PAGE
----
Is Employee Experience the Latest HR Fad?

Over the last year or two, the concept of Employee Experience has become more and more prevalent in the HR world. It is changing the way people view the HR function, and replacing the well-used and researched psychological construct, Employee Engagement, as the next big thing.

However, despite its popularity in business, I am yet to see any academic, formal research grounding this concept in psychological constructs. My concern then is, how can we claim to measure the impact of employee experience programs, initiatives and interventions if the construct is not well-defined?

Do we need psychological constructs?

Head of HR, Lara Plaxton, believes employee experience should be a bespoke design for every organization:

“Employee experience… seeks to enhance the interactions between an individual and an organization to make a more positive connection throughout the various touch-points, from before someone even thinks to apply to an organization right through to the relationship post-employment. There is no prescribed best practice or off-the-shelf solution that will make this happen. Its design needs be fit for context, have a holistic approach and be iterative through user research and testing.”

Lara raises some excellent points in her article about the need to have emotional connections with employees when they have critical moments during their careers so we can make those moments better. However, although I agree with creating bespoke solutions that fit with your organization, I also believe that, as practitioners, we should ground such solutions in psychological research.

The confusion unfolding…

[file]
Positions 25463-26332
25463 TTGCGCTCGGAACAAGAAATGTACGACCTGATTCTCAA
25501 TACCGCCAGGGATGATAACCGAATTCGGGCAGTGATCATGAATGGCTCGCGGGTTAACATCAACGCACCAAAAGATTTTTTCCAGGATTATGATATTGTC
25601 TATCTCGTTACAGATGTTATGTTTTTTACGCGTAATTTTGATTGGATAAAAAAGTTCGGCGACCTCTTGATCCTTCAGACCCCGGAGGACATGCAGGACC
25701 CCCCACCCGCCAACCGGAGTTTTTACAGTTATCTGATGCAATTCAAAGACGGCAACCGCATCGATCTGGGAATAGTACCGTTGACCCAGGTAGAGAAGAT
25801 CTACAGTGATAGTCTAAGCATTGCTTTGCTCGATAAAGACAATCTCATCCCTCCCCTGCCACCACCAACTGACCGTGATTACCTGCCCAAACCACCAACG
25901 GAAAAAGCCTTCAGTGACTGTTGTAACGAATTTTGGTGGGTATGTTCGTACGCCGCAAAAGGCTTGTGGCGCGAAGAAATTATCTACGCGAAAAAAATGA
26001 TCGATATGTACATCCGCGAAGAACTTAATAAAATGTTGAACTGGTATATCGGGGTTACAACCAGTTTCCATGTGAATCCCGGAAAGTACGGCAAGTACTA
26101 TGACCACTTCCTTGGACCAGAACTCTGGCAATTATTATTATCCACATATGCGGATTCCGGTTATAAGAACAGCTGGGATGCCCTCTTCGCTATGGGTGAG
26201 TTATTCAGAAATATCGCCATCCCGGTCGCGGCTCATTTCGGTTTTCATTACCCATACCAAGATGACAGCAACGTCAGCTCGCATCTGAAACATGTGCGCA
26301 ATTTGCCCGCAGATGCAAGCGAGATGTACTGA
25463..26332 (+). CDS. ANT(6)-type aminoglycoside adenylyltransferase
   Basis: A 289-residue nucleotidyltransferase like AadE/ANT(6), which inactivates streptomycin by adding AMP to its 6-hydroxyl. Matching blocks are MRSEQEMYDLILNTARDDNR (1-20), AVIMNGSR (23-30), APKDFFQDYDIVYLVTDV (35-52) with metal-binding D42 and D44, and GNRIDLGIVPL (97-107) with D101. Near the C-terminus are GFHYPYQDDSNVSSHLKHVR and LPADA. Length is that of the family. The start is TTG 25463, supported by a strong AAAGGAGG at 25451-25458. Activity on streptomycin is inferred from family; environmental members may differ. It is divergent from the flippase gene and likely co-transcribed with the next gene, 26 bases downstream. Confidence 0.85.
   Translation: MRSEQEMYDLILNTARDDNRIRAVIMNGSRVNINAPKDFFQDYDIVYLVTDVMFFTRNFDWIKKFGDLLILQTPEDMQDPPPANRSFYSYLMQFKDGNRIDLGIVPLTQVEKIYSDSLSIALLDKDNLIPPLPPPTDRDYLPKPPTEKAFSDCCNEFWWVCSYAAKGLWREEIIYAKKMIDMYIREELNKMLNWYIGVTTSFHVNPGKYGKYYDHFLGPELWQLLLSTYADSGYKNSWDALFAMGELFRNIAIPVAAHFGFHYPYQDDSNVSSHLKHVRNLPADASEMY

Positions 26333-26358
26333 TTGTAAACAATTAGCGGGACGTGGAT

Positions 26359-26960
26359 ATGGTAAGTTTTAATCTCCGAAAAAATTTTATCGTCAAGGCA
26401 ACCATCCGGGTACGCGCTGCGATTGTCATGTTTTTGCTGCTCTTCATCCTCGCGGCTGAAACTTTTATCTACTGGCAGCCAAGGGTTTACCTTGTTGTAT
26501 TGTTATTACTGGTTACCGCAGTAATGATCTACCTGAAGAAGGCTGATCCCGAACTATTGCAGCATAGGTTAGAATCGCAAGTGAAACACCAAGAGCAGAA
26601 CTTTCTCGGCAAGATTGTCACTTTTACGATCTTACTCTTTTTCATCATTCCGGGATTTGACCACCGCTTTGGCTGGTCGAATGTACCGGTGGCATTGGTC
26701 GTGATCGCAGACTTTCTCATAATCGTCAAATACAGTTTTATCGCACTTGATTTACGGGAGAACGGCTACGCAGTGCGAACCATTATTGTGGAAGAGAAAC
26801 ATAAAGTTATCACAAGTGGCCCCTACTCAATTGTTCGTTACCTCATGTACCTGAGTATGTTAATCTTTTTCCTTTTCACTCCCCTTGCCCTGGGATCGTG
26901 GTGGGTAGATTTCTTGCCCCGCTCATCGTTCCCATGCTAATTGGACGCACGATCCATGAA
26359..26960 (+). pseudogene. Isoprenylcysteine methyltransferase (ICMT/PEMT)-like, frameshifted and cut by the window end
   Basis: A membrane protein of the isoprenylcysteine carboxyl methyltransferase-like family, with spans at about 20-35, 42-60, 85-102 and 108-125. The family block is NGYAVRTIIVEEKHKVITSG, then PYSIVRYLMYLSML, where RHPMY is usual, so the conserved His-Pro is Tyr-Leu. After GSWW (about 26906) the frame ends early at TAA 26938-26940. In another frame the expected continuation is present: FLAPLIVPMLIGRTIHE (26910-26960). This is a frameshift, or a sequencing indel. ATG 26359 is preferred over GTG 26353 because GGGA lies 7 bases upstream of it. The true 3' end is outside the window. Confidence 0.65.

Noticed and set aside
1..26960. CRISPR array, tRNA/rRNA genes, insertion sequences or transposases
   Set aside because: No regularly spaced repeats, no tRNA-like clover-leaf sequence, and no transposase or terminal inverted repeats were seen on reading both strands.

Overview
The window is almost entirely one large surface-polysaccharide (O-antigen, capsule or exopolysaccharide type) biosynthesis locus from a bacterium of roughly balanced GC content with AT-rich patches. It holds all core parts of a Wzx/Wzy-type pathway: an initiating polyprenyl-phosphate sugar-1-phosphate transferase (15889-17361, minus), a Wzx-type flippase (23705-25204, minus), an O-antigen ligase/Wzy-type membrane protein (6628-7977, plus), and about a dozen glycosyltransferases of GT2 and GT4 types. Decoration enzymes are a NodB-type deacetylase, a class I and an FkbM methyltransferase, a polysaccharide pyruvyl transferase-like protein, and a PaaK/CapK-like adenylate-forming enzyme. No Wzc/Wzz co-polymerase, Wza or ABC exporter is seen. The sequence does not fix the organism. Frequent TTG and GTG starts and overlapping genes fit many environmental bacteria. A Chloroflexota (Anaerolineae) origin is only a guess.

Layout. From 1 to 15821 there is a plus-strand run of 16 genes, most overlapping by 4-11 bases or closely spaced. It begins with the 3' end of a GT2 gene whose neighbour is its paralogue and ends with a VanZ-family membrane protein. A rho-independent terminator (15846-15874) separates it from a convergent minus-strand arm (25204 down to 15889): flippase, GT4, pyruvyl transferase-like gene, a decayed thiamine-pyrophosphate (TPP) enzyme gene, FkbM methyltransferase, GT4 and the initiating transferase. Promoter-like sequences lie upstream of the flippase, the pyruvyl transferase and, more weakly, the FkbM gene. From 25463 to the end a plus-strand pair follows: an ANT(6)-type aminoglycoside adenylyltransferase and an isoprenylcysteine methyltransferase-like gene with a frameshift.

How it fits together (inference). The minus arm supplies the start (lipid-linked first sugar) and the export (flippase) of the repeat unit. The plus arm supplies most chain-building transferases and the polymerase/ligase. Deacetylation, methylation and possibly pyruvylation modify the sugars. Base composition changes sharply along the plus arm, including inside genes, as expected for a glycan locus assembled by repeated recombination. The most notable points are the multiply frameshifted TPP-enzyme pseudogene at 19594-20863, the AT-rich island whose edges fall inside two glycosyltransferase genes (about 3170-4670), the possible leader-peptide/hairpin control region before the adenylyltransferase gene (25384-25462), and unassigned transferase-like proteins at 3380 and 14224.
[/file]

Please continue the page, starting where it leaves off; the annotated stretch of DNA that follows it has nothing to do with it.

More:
Lara’s points on the subject are just some of many. The more I read about the concept of employee experience the more confused I become. According to Gallup, the goal is to ensure employees have a positive experience at all touch-points on their employee journey, but those touch-points are wide and varied. They begin before an employee even works at an organization and end after the employee leaves. The factors we need to manipulate within each of those touch points are widespread.

Deloitte, on the other hand, discusses the five factors that enable a positive employee experience which, in my view, closely resemble (if not emulate exactly) factors that contribute to employee engagement.

Jacob Morgan, the current influencer, suggests that there are three factors that contribute to employee experience; Cultural Environment, Technological Environment, and Physical Environment. This adds yet a further dimension to the concept. I must admit, I am yet to read Jacob Morgan’s book on employee experience, he may discuss and combine all these factors into a model that makes sense; we shall find out. I have my copy of his book on order.

Just to add another layer to the cake, there are still more people comparing employee experience to user experience and design thinking. To say the landscape is baffling is an understatement…

Want to read more?

Originally published on the Innovationbubble blog – head there to read more.

Employee Engagement and Experience




Is Employee Experience the Latest HR Fad?

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